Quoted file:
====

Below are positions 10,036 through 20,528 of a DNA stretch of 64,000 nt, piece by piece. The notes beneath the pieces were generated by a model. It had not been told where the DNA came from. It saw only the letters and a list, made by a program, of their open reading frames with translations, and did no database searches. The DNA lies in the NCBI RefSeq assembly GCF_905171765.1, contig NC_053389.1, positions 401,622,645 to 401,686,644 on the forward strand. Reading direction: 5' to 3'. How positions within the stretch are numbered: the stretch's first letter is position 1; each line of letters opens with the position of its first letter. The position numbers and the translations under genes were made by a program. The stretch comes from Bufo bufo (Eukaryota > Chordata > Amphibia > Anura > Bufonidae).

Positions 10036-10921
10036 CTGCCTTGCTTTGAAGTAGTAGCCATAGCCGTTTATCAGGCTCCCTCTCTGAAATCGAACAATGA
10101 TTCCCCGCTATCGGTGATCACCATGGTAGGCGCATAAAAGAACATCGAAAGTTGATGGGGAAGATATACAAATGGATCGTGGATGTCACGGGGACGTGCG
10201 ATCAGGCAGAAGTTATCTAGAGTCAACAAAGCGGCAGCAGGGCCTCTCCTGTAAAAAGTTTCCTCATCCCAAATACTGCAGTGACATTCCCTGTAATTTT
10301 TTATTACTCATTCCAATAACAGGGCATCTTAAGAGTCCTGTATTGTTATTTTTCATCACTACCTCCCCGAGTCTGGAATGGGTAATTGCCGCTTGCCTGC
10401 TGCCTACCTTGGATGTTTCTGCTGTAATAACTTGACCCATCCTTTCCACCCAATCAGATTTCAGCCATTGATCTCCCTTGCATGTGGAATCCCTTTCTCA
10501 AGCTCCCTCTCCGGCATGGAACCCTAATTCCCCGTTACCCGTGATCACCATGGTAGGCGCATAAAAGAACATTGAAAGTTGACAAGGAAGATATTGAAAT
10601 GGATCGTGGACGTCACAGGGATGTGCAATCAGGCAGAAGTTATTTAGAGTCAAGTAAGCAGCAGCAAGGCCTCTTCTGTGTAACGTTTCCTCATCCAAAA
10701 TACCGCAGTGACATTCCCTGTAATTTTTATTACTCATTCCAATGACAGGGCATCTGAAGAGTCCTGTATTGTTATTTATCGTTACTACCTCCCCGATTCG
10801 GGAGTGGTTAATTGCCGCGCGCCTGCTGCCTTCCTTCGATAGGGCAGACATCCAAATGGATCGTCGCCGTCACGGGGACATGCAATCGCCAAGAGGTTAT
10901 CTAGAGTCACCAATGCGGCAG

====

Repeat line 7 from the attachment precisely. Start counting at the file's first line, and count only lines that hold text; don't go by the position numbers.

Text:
10401 TGCCTACCTTGGATGTTTCTGCTGTAATAACTTGACCCATCCTTTCCACCCAATCAGATTTCAGCCATTGATCTCCCTTGCATGTGGAATCCCTTTCTCA